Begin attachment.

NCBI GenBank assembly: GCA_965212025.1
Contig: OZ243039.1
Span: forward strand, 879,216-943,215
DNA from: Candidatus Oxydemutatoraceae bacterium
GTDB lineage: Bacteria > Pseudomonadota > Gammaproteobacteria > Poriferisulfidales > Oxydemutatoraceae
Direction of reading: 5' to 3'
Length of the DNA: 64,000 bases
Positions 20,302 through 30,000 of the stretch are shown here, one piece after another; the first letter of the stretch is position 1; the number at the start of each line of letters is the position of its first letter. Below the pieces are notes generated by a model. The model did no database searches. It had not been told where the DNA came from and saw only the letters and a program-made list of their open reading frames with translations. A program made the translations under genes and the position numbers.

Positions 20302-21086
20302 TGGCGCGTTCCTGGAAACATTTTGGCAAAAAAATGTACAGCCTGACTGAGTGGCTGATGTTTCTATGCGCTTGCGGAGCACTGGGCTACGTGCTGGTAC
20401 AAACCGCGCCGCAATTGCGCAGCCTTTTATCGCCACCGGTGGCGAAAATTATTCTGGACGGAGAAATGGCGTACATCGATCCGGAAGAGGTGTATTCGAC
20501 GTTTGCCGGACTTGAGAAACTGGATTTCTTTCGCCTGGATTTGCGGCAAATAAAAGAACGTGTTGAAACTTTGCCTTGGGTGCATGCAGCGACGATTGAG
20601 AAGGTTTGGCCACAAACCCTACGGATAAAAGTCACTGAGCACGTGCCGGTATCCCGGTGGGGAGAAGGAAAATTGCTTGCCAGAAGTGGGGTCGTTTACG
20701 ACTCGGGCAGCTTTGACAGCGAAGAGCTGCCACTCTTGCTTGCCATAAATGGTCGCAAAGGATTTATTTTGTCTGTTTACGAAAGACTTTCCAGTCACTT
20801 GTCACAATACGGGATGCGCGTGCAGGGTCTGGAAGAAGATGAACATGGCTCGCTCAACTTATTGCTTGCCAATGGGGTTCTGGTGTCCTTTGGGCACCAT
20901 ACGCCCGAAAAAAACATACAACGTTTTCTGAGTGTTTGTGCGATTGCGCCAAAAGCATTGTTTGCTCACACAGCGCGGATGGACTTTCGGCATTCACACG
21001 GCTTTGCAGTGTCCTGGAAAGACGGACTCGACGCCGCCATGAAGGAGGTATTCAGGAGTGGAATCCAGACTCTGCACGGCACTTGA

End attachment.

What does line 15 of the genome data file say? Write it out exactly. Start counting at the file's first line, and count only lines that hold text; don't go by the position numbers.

20801 GTCACAATACGGGATGCGCGTGCAGGGTCTGGAAGAAGATGAACATGGCTCGCTCAACTTATTGCTTGCCAATGGGGTTCTGGTGTCCTTTGGGCACCAT